posted by CAA — Jan 16, 2017
Each month, CAA’s Committee on Women in the Arts selects the best in feminist art and scholarship. The following exhibitions and events should not be missed. Check the archive of CWA Picks at the bottom of the page, as several museum and gallery shows listed in previous months may still be on view or touring.
The Future is Female
21c Museum Hotel
700 West Main Street, Louisville, Kentucky
November 2016–May 2017
The Future is Female at the Louisville, KY, 21c Museum Hotel, features feminist art from the 21c collection, including painting, video, photography, and installation. Works on view include pieces by Carrie Mae Weems, Jenny Holzer, Nandipha Mntambo, Kiki Smith, and Frances Goodman, among many others. “Gleaming acrylic fingernails glued into patterned, reptilian forms that emerge from the wall; barnacles and ceramic teeth encrusted in life-size human figures in decay; cement seeping through lace and paint; haunting words about the present overlaid on imagery of the past: surface tension abounds in this exploration of contemporary feminist art.”
Curated by Alice Gray Stites, chief curator and museum director, the exhibition fuses celebration and critique through engaging and evocative art. In Alison Saar’s work on view, Hades D.W.P., five glass jars are filled with water to varying levels. Each jar is “tagged with lines of poetry, their surfaces etched with figures that float between life and death.” While the work hints the water is meant for drinking, its toxic colors indicate otherwise, alluding to the drinking water disaster in Flint, Michigan.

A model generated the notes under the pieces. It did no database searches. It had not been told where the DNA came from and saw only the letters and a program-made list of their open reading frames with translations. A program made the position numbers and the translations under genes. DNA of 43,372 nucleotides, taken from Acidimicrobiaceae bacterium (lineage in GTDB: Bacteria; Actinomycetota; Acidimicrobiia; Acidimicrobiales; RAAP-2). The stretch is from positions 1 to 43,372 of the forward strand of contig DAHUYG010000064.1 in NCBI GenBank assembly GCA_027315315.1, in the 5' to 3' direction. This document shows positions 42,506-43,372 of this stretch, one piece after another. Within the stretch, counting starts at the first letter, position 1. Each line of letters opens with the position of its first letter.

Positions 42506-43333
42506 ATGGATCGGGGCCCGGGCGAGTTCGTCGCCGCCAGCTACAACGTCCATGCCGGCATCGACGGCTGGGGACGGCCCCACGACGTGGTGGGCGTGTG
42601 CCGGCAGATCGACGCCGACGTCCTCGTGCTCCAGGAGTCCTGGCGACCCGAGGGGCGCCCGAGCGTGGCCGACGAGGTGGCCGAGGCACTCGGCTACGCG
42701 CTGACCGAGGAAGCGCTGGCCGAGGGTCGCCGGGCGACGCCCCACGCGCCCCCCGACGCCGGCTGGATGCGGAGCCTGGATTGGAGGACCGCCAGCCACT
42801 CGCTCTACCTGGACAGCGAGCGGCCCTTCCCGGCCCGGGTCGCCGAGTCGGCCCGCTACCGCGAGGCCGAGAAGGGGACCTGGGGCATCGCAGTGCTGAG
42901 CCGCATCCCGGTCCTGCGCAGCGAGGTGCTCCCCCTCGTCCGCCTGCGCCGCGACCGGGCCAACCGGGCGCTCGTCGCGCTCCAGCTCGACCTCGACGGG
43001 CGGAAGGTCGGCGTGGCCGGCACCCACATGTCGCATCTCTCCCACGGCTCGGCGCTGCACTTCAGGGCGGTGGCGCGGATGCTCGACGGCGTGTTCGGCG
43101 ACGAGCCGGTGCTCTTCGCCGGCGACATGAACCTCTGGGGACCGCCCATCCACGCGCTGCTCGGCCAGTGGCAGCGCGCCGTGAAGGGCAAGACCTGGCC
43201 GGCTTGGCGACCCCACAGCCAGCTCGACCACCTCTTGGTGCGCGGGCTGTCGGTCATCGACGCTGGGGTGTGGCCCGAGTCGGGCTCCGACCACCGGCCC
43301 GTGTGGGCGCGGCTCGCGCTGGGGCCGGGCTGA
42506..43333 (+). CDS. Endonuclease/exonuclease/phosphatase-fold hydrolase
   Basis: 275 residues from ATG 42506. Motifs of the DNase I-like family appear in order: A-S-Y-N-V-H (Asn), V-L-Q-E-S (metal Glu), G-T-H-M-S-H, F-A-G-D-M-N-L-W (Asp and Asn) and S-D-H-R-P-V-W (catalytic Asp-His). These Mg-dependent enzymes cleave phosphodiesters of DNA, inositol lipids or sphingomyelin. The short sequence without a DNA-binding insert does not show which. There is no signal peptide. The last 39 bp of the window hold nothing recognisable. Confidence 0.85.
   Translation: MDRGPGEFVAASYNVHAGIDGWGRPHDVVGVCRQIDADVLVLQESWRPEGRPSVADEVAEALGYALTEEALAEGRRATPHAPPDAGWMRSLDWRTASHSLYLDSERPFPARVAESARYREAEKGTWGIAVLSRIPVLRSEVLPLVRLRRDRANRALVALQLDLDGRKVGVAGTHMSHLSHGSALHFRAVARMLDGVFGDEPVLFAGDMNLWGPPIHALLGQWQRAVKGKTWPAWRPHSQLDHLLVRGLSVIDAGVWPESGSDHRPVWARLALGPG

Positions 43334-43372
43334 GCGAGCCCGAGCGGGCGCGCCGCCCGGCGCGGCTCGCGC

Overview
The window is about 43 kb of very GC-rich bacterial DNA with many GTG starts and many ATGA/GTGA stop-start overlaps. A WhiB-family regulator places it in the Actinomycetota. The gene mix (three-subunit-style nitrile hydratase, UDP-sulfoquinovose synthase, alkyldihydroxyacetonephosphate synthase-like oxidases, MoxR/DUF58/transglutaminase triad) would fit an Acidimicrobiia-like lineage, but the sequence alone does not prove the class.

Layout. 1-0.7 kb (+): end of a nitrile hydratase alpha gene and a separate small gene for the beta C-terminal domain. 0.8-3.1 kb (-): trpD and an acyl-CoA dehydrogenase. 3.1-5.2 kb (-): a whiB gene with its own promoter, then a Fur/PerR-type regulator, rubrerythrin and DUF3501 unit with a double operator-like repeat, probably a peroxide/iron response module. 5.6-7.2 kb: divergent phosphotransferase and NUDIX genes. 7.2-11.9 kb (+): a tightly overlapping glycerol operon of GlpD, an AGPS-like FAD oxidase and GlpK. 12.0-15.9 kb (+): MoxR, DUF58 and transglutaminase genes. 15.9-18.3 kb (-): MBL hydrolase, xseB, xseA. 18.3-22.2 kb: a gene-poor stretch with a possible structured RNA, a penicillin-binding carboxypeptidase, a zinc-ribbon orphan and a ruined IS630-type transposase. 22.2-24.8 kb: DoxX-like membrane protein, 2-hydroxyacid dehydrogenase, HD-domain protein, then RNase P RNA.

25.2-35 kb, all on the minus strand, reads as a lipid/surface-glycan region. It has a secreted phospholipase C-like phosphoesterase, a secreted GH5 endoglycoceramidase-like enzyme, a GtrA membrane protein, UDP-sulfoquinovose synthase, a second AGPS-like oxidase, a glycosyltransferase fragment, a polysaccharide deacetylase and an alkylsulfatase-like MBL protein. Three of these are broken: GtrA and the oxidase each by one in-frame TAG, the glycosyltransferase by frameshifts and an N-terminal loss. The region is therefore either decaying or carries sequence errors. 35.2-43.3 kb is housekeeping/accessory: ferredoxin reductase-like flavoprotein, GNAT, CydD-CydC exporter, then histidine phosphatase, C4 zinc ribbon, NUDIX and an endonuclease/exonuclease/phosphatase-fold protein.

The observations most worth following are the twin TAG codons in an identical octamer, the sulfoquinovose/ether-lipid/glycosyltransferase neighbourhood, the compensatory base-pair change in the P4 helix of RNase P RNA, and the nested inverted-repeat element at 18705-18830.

Pat Oleszko: Fool for Thought
Women’s Studies Research Center/Kniznick Gallery
Brandeis University, Epstein Building, 515 South Street, Waltham, MA
November 21, 2016–March 3, 2017
The visual and performance artist Pat Oleszko brings her signature style to the Kniznick Gallery, which presents an exhibition of her costumes, inflatables, videos, and props. “With elaborate handmade costumes and props, Oleszko utilizes the body as armature for ideas in an array of lampoons that call her audience to action.” Through humor and the absurd, Oleszko touches on issues from the personal to the political. Fool for Thought highlights her performances, including Hello Folly: The Floes & Cons of Arctic Drilling, Oldiloks and the Bewares, Stalking Walking Topiary, and the Pat and the Hats. Self-identified as the Fool in question and the questioning Fool, Oleszko fans the flames with rousing absurdity and maintains that she who laughs, lasts.